Releasing feral cats to rural properties to manage pests in Queenstown has been called a “disaster” by Predator Free New Zealand.
QT Community Cats – which provides rescue, adoption and rehousing services for cats – is testing a program where feral cats are trapped, deexed and released on rural properties to manage rabbit and rodent populations.
Its trustee secretary, Mel Gold, said the goal was to help prevent a boom in feral cat breeding, while using cats to fight other pests.
However, the program has sparked criticism and concerns about the impact it could have on native wildlife.
Predator Free New Zealand chief executive Jessi Morgan called the program “misguided.”
She said cats have a major impact on endangered and native species, many of which Otago is home to, including birds and lizards.
“There seems to be a misunderstanding about the predator-prey relationship. It will really have an impact on local biodiversity.”
Cats could also transmit the protozoan parasite Toxoplasma gondii, which causes toxoplasmosis, to sheep.
Infection can cause reproductive problems.
“[The programme] is a bit of a disaster in every way, to be honest. “
Morgan said not having clear guidelines for managing cats, regionally or nationally, was also part of the problem.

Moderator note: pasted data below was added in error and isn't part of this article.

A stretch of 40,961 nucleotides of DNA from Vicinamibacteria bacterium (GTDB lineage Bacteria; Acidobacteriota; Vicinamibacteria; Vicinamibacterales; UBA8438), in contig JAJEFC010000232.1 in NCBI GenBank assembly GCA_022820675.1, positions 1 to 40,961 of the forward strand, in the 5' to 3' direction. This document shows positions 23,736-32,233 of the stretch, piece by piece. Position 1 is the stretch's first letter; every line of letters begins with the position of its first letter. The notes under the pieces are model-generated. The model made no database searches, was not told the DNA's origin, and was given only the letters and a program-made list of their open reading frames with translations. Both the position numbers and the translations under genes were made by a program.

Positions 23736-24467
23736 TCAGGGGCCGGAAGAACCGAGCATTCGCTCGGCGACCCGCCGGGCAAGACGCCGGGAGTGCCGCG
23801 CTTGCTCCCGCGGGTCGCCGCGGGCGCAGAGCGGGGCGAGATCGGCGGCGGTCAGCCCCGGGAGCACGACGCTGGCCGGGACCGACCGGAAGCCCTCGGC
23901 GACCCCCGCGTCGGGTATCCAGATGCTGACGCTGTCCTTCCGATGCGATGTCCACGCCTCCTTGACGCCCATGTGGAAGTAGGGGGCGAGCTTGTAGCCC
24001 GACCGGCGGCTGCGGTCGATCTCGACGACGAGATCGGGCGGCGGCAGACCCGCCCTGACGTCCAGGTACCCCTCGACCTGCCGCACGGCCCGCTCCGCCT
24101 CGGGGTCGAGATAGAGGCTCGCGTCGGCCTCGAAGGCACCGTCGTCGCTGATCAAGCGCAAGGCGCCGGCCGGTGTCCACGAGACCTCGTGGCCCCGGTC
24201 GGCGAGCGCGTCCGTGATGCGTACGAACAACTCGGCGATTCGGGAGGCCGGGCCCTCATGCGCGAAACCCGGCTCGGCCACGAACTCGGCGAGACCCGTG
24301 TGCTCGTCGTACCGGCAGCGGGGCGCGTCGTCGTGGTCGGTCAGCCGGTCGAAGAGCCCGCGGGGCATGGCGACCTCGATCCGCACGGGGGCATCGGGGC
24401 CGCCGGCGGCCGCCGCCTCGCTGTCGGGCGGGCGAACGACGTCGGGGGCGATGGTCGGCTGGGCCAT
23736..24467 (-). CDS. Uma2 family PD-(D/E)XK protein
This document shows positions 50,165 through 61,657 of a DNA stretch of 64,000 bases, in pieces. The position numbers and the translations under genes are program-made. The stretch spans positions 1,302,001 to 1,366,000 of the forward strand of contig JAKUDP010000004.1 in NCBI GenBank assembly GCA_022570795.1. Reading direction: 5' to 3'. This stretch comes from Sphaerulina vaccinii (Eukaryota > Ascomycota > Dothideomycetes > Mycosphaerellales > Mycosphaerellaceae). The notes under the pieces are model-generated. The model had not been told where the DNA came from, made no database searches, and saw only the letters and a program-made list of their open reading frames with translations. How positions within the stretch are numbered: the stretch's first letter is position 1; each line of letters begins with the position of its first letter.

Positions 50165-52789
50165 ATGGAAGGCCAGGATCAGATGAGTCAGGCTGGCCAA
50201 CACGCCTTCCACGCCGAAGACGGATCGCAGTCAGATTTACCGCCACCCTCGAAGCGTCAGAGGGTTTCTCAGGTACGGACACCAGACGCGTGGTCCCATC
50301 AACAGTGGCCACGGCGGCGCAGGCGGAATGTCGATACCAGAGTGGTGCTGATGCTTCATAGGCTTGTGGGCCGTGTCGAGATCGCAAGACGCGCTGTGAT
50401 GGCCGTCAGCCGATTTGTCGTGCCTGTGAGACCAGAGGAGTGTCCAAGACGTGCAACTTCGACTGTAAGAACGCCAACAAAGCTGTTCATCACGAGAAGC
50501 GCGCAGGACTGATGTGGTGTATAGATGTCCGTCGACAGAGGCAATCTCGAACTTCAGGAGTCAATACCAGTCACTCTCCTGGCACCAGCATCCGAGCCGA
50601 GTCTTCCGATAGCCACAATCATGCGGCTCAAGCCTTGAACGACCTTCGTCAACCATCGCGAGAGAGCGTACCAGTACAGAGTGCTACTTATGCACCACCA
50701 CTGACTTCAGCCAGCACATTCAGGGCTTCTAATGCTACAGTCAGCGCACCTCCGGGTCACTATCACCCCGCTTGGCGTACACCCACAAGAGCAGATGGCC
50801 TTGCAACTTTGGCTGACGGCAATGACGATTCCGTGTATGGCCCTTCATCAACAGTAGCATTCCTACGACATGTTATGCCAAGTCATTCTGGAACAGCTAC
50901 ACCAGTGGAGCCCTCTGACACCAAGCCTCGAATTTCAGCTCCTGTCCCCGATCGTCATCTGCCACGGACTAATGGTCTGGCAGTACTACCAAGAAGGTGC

She wanted the group to stop the program and advise owners of adopted cats to keep them at home.
Andrea Howard, environmental implementation manager for the Otago Regional Council, said the council had received two inquiries, as well as about seven social media posts, about the program.
The council had no regulatory power over pest control methods, but there were concerns.
The Grand and Otago skink populations were at extremely low levels in central Otago, mainly due to predation by cats, she said.
“Wild cats have a major impact on native and non-native New Zealand species.
“They feed on rabbits, birds and bird eggs, rats, hares, bats, lizards, mice, weta and other insects.”
Wildcat rules were in place for site-led programs on the Otago Peninsula, West Harbor-Mt Cargill, and Quarantine and Goat Islands.
But there were no rules for managing feral cats outside of those three areas, Howard said.
QT Community Cats did not respond to requests for comment on the review.